Search - Flogging Molly :: Swagger

Flogging Molly
Genres: Alternative Rock, Folk, World Music, Pop, Rock
  •  Track Listings (13) - Disc #1


Larger Image
Listen to Samples

CD Details

All Artists: Flogging Molly
Title: Swagger
Members Wishing: 2
Total Copies: 0
Label: Side One Dummy
Original Release Date: 3/7/2000
Release Date: 3/7/2000
Genres: Alternative Rock, Folk, World Music, Pop, Rock
Styles: Hardcore & Punk, Indie & Lo-Fi, Traditional Folk, British & Celtic Folk
Number of Discs: 1
SwapaCD Credits: 1
UPC: 603967121926

Similar CDs

Similarly Requested CDs


CD Reviews

Are They Booked for St. Partick's Day?
Jeff Hodges | Denton, TX United States | 08/03/2009
(4 out of 5 stars)

"Adopting the stereotyped ideal of Irish music, Flogging Molly's obvious agenda is to create singable, happy-sounding tunes with depressing lyrics. "Swagger" has a significant amount of irreverent anger imbedded within each of its thirteen catchy, energetic songs. Flogging Molly is, in a way, singing the blues, but only in the most Irish way - by laughing in the face of one's trials. As the music of a historically oppressed and marginalized community, the connection between the angry punk attitude and the Irish jig seems predestined. In this stylistic overlap, "Swagger's" lyrics form social, but not overtly political, commentary, providing a space for Irish-identified people to work through their current social identity.

However, "Swagger" has an overall "sameishness." Many of the tunes sound a lot alike, and until I cracked open the lyrics, I often mistook one song for another. This is not the case anymore, however, and several of the songs stand out as favorites, in particular "Selfish Man" and "Far Away Boys." In the band's defense, their work is probably not meant to be listened to in terms of musical complexity. While the members of Flogging Molly are obviously accomplished musicians, virtuosity is not the point here as much as expression. As a result, one must forgive the occasional appearance of a questionably tuned pennywhistle clashing with an accordion.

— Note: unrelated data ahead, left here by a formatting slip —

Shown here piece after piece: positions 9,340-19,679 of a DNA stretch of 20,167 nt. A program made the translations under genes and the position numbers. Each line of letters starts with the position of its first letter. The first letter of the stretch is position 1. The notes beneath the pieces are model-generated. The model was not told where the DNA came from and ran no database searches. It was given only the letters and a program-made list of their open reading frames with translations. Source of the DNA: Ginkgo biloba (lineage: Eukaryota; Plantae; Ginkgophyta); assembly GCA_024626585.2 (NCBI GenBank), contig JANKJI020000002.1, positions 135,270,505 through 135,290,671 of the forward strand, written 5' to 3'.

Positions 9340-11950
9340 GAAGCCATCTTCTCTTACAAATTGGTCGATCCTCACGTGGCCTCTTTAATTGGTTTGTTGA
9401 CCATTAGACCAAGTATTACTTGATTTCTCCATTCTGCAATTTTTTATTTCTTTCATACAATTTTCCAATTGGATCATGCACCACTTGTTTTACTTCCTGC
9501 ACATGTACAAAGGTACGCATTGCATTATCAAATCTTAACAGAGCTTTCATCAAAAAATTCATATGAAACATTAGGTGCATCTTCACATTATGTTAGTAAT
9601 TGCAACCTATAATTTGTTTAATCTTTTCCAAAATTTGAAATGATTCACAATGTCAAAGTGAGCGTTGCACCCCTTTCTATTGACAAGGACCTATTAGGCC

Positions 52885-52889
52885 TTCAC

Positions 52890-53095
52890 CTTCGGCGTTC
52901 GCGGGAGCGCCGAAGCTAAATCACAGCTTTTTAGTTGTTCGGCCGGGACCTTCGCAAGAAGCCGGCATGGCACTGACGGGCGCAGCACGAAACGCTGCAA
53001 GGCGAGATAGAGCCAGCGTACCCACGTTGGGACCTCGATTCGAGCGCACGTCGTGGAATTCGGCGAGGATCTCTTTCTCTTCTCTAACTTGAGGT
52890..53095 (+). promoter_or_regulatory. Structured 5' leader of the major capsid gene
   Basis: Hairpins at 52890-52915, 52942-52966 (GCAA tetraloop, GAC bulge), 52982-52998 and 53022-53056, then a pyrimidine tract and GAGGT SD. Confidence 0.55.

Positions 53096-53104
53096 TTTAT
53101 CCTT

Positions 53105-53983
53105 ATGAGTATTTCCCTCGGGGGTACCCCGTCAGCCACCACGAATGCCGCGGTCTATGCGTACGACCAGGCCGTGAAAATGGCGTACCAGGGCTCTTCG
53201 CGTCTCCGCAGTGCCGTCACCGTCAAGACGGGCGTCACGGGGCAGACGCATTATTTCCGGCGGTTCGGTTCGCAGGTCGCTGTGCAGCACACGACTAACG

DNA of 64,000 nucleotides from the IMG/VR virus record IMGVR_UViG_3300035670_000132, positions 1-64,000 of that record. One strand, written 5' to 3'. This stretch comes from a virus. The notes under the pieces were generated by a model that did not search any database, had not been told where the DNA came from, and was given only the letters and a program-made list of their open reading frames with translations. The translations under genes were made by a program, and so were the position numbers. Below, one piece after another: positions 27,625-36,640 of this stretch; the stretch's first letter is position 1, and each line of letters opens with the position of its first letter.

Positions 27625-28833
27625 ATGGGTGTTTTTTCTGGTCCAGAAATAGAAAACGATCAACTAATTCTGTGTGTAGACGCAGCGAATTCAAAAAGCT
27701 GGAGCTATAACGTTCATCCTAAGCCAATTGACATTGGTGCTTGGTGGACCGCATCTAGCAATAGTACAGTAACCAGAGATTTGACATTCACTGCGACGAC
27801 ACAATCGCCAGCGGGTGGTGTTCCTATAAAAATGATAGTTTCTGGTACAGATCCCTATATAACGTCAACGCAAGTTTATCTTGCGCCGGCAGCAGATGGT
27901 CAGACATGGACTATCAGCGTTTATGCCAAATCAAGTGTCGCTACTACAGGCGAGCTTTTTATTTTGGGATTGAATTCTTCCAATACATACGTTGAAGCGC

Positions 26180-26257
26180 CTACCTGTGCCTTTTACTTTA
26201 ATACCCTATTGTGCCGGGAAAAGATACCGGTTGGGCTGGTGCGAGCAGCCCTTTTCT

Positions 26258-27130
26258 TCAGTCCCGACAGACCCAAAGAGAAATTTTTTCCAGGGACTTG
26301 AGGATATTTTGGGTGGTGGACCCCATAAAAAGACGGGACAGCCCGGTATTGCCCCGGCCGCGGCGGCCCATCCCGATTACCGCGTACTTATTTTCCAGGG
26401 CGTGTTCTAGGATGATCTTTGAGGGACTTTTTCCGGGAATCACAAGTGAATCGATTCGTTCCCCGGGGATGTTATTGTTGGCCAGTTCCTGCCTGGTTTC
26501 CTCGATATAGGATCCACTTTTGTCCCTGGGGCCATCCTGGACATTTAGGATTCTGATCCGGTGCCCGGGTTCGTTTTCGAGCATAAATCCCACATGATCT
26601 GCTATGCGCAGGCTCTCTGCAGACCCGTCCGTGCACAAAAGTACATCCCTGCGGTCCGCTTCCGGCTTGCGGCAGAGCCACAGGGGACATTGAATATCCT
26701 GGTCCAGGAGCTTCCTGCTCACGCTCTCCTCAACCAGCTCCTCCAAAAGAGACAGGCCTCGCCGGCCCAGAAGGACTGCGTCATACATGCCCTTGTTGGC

I cold-bought "Swagger" on the suggestion of a friend (thanks, Maureen), and as a result I don't have much in my collection to compare it to. At times it reminds me of Cake, not because Flogging Molly sounds at all like them, but because there is a simplicity and cleverness that both bands share. Or maybe it's the intermittent trumpet. Like Cake, Flogging Molly is also very accessible, and most people who like real musicians that actually play their instruments will most likely take to "Swagger."

I would imagine that Flogging Molly is an excellent live band. Undoubtedly, they exemplify party music for anyone who is, or in any way perceives themselves to be, Irish. This is not music to work through your doldrums on the porch while the storm rolls in (save your Radiohead for that). It is music to be driven to, drank to (not at the same time - let's keep things legal!), played in a bar, and sung aloud in large, beer-swilling crowds. The drunken Flogging Molly fan at a St. Patrick's Day concert is probably a dangerously happy and enthusiastic person.

THE LOWDOWN: If you like one Flogging Molly tune, you'll probably like most of them. "Swagger" is consistently entertaining and, as my first experience with the band aside from the "Weeds" soundtrack, it has a welcome spot in my collection. However, the consistency of "Swagger" can also be a detriment, and it can wear thin upon repeated listens.